Stellar masses and star formation histories for 10(5) galaxies from the Sloan Digital Sky Survey
Kauffmann, G; Heckman, T M; White, S D M; Charlot, S; Tremonti, C; Brinchmann, J; Bruzual, G; Peng, E W; Seibert, M; Bernardi, M
WoS ID: 000182577300004
Scopus ID: 0141430434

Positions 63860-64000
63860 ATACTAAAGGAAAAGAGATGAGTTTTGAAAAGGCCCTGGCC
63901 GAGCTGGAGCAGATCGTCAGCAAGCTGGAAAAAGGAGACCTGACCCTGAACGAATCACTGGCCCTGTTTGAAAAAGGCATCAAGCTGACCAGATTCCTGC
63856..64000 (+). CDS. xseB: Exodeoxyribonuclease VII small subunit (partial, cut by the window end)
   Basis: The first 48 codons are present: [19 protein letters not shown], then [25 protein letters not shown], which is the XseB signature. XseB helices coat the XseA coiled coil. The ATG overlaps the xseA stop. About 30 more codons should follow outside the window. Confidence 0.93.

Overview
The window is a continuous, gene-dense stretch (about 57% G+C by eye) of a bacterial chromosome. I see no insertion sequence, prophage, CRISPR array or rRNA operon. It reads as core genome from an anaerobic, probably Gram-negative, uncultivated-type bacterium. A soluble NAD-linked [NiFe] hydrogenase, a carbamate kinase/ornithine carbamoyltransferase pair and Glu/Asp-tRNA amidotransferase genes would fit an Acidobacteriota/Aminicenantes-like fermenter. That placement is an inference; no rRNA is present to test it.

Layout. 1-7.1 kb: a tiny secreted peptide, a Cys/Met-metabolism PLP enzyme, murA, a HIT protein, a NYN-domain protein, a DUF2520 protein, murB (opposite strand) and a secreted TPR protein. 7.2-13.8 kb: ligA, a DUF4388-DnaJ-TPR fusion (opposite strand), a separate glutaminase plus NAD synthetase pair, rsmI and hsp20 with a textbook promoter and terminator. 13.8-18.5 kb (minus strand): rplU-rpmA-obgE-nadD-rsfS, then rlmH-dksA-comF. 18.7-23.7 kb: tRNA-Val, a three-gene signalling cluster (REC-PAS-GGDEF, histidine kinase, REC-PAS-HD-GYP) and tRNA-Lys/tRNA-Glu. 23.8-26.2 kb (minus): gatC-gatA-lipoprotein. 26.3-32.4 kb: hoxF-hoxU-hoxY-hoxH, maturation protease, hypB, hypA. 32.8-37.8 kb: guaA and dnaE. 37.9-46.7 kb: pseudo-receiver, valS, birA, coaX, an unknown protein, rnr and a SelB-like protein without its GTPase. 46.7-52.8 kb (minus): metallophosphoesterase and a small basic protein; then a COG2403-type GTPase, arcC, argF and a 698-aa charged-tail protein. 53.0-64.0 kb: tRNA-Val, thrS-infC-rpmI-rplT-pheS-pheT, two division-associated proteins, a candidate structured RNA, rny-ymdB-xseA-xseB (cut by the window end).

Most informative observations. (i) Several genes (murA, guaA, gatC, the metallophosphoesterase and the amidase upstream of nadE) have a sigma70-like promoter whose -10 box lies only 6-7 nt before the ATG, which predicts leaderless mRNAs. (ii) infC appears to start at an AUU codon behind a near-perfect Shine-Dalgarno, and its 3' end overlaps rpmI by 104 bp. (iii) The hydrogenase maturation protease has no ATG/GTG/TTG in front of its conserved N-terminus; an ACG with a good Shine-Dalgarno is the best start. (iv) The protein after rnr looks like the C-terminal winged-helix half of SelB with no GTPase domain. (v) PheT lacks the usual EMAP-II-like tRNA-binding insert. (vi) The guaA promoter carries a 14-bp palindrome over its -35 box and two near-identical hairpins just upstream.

We develop a new method to constrain the star formation histories, dust attenuation and stellar masses of galaxies. It is based on two stellar absorption-line indices, the 4000-Angstrom break strength and the Balmer absorption-line index Hdelta(A) . Together, these indices allow us to constrain the mean stellar ages of galaxies and the fractional stellar mass formed in bursts over the past few Gyr. A comparison with broad-band photometry then yields estimates of dust attenuation and of stellar mass. We generate a large library of Monte Carlo realizations of different star formation histories, including starbursts of varying strength and a range of metallicities. We use this library to generate median likelihood estimates of burst mass fractions, dust attenuation strengths, stellar masses and stellar mass-to-light ratios for a sample of 122 808 galaxies drawn from the Sloan Digital Sky Survey. The typical 95 per cent confidence range in our estimated stellar masses is +/-40 per cent. We study how the stellar mass-to-light ratios of galaxies vary as a function of absolute magnitude, concentration index and photometric passband and how dust attenuation varies as a function of absolute magnitude and 4000-Angstrom break strength. We also calculate how the total stellar mass of the present Universe is distributed over galaxies as a function of their mass, size, concentration, colour, burst mass fraction and surface mass density. We find that most of the stellar mass in the local Universe resides in galaxies that have, to within a factor of approximately 2, stellar masses similar to5x 10(10) M., half-light radii similar to3 kpc and half-light surface mass densities similar to10(9) M. kpc(-2). The distribution of D-n (4000) is strongly bimodal, showing a clear division between galaxies dominated by old stellar populations and galaxies with more recent star formation.